There are good reasons for that. The entire trial lawyer industry is made up of people who earn their living suing companies, often for mishaps that result from idiots doing stupid things. There once was a time, when if someone made a mistake and something unfortunate happened, you lived with the consequences. These days, no one is expected to live with the consequences of their own stupidity. That's why we have baby strollers with warnings like "do not fold stroller with child inside."

I remember a few years ago on this very site, some dummy took his brand new 6D out in a boat in a middle of rainstorm and was shocked when it quit working because it was "weather sealed."
 

usern4cr

EOS RP
Sep 2, 2018
269
200
Kentucky, USA
It's interesting to hear of "weather sealed/sealing" claims by various manufacturers. The reality is that some are incredible, most are adequate if you don't keep them in continuous rain, and some are downright lying.

I have an Olympus EM1mark2 and pro lenses. If you bet me some big money if I dunked it with lens into a toilet or swimming pool and it'd still work fine, I'd take your bet and it'd be fine. They're one of the few(maybe only) than went truly overboard in weather sealing. Too bad the sensor is so small and so old (even in the mark3). *Edit* Well, going out of business doesn't bode too well for them either. :oops:

Sony is the opposite. From what I've read, they often don't even have a rubber seal around the lens mount that actually touches the camera mount when connected. Their bodies have sometimes been found to let in large amounts of water at various places. :oops:

Canon seems to have a very good reputation for sealing, and I'm very much looking forward to checking it out myself with a new R5 and some RF lenses. :D

No matter what the sealing quality, I don't use the camera in the rain, period! But if I get caught in the rain before I can put it away, it's good to know it'd be safe.
 
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briangus

EOS T7i
Apr 6, 2017
73
100
Bangkok
A couple of years ago i was in Phuket for Songkran/Thai New Year
It’s celebrated by the pouring of water on folks to wash away their sins but has degenerated into a mass water pistol fight.

Normally would have taken the 6D and some primes but decided the EM5 and 12-40 would be better choice.
Smaller so would be less of a target, wouldn’t miss it if it died and it allegedly was quite well sealed.

The EM5 never took a direct hit, most of the water pistol guys seemed to be targeting women and children.
After a couple of hours the EM5 started to play up then it just stopped.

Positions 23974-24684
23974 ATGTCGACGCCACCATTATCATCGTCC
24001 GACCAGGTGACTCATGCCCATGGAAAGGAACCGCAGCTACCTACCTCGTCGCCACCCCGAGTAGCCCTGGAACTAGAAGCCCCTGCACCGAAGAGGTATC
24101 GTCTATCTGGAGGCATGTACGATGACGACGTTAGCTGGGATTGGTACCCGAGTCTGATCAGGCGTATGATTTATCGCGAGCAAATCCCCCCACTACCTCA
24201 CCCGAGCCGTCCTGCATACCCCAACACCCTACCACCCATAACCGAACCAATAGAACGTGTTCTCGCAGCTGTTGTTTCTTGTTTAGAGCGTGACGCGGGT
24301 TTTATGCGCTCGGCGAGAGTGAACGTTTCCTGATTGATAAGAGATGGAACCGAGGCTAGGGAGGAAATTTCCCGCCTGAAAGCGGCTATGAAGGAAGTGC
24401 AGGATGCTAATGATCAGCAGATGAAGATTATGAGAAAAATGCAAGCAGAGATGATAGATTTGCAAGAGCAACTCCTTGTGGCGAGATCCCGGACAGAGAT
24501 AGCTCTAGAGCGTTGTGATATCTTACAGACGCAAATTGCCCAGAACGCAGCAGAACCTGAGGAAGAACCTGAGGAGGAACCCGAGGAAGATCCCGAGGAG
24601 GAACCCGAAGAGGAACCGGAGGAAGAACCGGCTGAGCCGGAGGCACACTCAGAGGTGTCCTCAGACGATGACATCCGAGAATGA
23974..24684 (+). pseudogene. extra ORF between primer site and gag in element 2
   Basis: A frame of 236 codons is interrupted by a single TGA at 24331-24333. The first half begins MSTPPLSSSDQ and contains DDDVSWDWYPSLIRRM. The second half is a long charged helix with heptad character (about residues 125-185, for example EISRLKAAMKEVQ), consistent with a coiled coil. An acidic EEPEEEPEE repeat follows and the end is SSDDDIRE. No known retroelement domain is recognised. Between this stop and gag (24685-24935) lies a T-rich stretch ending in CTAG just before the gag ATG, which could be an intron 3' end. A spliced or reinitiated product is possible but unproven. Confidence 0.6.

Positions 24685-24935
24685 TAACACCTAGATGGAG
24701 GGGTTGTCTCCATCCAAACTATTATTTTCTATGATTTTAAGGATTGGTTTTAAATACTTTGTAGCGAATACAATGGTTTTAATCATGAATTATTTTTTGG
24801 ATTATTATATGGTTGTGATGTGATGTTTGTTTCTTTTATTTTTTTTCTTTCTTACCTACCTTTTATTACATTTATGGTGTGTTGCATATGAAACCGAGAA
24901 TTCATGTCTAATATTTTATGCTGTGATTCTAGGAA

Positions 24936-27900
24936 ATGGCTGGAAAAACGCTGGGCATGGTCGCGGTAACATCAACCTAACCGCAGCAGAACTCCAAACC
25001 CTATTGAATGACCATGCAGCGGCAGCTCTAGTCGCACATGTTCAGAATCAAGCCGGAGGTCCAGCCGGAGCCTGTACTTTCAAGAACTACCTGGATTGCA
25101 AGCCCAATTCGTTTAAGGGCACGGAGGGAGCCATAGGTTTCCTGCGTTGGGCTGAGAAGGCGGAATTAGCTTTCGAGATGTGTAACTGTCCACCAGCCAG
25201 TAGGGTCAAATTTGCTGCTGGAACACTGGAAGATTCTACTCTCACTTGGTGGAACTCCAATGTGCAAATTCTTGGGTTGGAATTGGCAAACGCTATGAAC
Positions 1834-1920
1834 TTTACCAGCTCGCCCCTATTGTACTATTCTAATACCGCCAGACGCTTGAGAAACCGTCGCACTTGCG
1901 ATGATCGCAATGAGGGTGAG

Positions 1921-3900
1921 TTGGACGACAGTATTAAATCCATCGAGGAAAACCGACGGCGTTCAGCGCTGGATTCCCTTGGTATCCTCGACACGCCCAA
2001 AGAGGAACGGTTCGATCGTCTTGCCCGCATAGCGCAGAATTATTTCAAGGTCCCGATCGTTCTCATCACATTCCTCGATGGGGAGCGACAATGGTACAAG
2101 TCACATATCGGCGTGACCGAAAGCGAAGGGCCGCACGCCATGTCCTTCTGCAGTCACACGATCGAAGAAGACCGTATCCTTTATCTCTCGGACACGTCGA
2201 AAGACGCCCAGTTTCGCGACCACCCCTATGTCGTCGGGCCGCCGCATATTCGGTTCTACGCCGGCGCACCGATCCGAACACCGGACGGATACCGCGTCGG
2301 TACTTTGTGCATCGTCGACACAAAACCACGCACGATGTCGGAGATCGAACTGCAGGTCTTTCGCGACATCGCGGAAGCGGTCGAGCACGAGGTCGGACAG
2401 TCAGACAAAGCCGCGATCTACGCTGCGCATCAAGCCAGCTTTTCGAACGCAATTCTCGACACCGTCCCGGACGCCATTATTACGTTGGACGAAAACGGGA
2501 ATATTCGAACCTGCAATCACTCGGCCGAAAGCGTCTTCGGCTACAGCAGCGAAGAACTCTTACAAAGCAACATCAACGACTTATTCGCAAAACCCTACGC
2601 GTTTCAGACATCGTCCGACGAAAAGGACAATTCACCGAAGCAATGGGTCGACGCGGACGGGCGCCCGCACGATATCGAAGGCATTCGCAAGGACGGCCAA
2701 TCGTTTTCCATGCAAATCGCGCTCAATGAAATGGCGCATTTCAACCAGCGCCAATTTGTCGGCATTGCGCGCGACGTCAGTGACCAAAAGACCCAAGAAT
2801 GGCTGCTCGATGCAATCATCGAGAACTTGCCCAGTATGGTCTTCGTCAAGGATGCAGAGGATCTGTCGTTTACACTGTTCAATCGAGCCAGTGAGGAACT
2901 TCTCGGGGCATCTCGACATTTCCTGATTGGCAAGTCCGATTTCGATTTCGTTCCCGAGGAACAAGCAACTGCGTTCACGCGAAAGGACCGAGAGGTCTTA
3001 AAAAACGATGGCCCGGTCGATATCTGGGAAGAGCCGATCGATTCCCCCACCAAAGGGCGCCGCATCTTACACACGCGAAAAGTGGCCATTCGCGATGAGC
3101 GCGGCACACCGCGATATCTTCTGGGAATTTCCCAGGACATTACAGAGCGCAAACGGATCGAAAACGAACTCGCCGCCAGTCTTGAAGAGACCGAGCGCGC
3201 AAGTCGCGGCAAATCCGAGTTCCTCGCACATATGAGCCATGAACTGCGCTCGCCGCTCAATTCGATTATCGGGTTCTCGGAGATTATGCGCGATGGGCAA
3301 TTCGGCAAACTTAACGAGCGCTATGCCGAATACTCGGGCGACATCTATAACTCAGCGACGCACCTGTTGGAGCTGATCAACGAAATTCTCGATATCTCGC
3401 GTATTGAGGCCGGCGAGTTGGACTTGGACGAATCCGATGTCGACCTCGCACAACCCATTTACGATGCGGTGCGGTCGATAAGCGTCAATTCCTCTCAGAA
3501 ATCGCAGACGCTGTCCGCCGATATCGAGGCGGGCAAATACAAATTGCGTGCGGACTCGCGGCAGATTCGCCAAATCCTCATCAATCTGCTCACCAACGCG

Following day was still not working so it went straight into the dry cabinet when i got home.

Left it for a day and it fired up but still unusable, so back in cabinet to dry out for longer.
I actually forgot all about it until a couple of months later, popped the battery in and away it went.

Thankfully this years celebrations were cancelled
 
Jul 9, 2012
8
0
As the R6 is purportedly going to have the same sensor as the 1DXIII I've just been reading about the sensor... some interesting sounding stuff...

"Тhе еvеr-іmрrоvіng hіgh іmаgе quаlіtу іn thе ЕОЅ-1D Х rаngе іѕ оwеd tо thе ѕіnglе DІGІС Х Іmаgе Рrосеѕѕоr, Gаuѕѕіаn Lоw Раѕѕ Fіltеr, аnd thе НЕІF Іmаgе Fоrmаt аlоng wіth оthеr fеаturеѕ. Тhе ехtrеmеlу fаѕt аnd еffісіеnt DІGІС Х Іmаgе Рrосеѕѕоr іѕ іn сhаrgе оf thе саmеrа’ѕ оutѕtаndіng іmаgе quаlіtу аnd rеѕроnѕіvе реrfоrmаnсе.

Тhе lаttеr іѕ сhаrасtеrіѕеd bу 20fрѕ соntіnuоuѕ сарturе 4К/60р оvеrѕаmрlеd vіdео. Тhе рrосеѕѕоr еnѕurеѕ іnсrеdіblу lоw lеvеlѕ оf nоіѕе whеn wоrkіng аt а hіgh ІЅО, іn аddіtіоn tо еnаblіng grеаtеr DLО, АLО, аnd Ніghlіght Тоnе Рrіоrіtу.

Тhе Gаuѕѕіаn Lоw Раѕѕ Fіltеr wоrkѕ bу ѕаmрlіng lіght оvеr а lаrgеr numbеr оf ріхеlѕ whеn соmраrеd tо а соnvеntіоnаl lоw раѕѕ fіltеr. Тhіѕ mеаnѕ thаt fіnе ѕhаrрnеѕѕ аnd сlаrіtу оf thе іmаgе аrе рrеѕеrvеd whіlе орtісаl іѕѕuеѕ ѕuсh аѕ mоіrе аrе mіnіmіѕеd. Fіnаllу, thе НЕІF Іmаgе Fоrmаt; аlѕо knоwn аѕ thе Ніgh Еffісіеnсу Іmаgе Fіlе; іѕ thе nехt-gеn оf fіlе fоrmаtѕ - grеаt nеwѕ fоr dіgіtаl рhоtоgrарhеrѕ.

Іt аllоwѕ fоr а hіghеr іmаgе quаlіtу wіthоut thе іnсrеаѕе іn fіlе ѕіzе, аѕ орроѕеd tо ЈРЕGѕ. НЕІF fіlеѕ оffеr а ѕmаllеr аmоunt оf аrtеfасtѕ аnd аn аmрlіfіеd dуnаmіс rаngе fеаturіng 10-bіt соlоur dерth."
I'm confused, why use the 1DXIII sensor not the RP sensor ?
arguably one was designed for an SLR and the other for Mirrorless.....
 

koenkooi

EOS 6D MK II
Feb 25, 2015
1,011
790
I'm confused, why use the 1DXIII sensor not the RP sensor ?
arguably one was designed for an SLR and the other for Mirrorless.....
LOL, the RP sensor is the 6D2 sensor with new microlenses. It also is one of the old, slow sensors. As we can see from the 32MP M6II, it's not the Digic 8 holding back performance on the R and RP, it's the sensor.

FWIW, on this forum 'sensor' tends to be used for the bare sensor, Canon uses 'sensor' to describe the bare sensor + microlens array. That's why Canon can call a sensor "new!!!" with a straight face when reusing an old one.